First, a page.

Many of the men and women of 1916 were deeply religious, as befitted the times. It would have been extremely strange and extremely alienating to most Irish people if they had not invoked God.

They had to invoke Him and “the nation” in order to justify their actions. People must always invoke something to justify controversial actions.
But was the Rising justified? As educated Catholics, they ought to have been familiar with ‘Just War’ theory. Was the Rising a just war?

One person who says “definitely not” is the Jesuit philosopher Seamus Murphy. Writing in ‘The Irish Catholic’ a few weeks ago, he set out the major criteria by which a war may be considered just or unjust.
He lists these as: don’t target non-combatants; don’t start a war if there is no hope of success; only a “competent authority” such as a government or popular representatives possess the right to start a war or insurrection; the war requires a just cause such as defence against invasion; and there is no realistic alternative to war.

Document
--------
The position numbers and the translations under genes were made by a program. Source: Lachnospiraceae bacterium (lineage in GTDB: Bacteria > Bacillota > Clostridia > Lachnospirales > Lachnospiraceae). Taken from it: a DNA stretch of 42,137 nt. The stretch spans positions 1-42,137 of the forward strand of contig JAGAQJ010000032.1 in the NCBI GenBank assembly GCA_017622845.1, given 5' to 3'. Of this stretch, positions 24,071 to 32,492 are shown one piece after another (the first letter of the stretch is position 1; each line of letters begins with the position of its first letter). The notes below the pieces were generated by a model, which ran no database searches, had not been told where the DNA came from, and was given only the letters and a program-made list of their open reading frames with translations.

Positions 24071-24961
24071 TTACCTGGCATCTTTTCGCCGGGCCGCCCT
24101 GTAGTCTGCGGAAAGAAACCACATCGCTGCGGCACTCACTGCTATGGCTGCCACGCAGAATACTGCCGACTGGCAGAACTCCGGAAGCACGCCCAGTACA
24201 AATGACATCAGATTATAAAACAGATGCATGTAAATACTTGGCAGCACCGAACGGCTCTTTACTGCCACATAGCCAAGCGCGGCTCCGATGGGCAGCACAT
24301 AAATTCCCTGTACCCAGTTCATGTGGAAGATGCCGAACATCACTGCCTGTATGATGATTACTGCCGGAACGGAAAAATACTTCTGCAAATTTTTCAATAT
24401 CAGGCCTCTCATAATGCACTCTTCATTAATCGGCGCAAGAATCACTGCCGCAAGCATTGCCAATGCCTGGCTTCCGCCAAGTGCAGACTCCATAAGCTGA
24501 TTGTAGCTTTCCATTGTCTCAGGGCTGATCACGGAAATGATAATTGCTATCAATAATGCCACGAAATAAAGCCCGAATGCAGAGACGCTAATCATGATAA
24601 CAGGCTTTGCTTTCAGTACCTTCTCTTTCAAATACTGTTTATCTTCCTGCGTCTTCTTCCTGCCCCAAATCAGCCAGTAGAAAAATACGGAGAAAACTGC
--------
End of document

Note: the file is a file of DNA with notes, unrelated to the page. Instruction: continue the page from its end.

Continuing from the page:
The 1916 Rising did target civilians. Civilians are always killed in war, but they can never be deliberately targeted. Dr Murphy points out: “On the first day of the Rising, the Volunteers and Irish Citizen Army members deliberately killed some civilians and unarmed Dublin Metropolitan Police constables.”
Kevin Myers has very ably listed the atrocities some of the rebels engaged in.
The rebels knew they had no hope of success and that the Rising would be put down. There is wriggle room here for the rebels, however, because they could argue that their hope was that the Rising would trigger something in the broader Irish people. And it did. So in that sense it succeeded.
Were the rebels a “competent authority”, that is, did they have the right to start a rebellion and kill people? They invoked the “dead generations” and the “old tradition of nationhood” as their legitimators.
But couldn’t anyone do that? That’s what the IRA did and it did not legitimise their long campaign of violence.
The French Revolution had genuine popular support. So did the American Revolution. The Rising did not. Most Irish people were opposed to it and only switched their sympathies when the British started to execute the rebels.
So the Rising certainly fails this Just War criterion as well.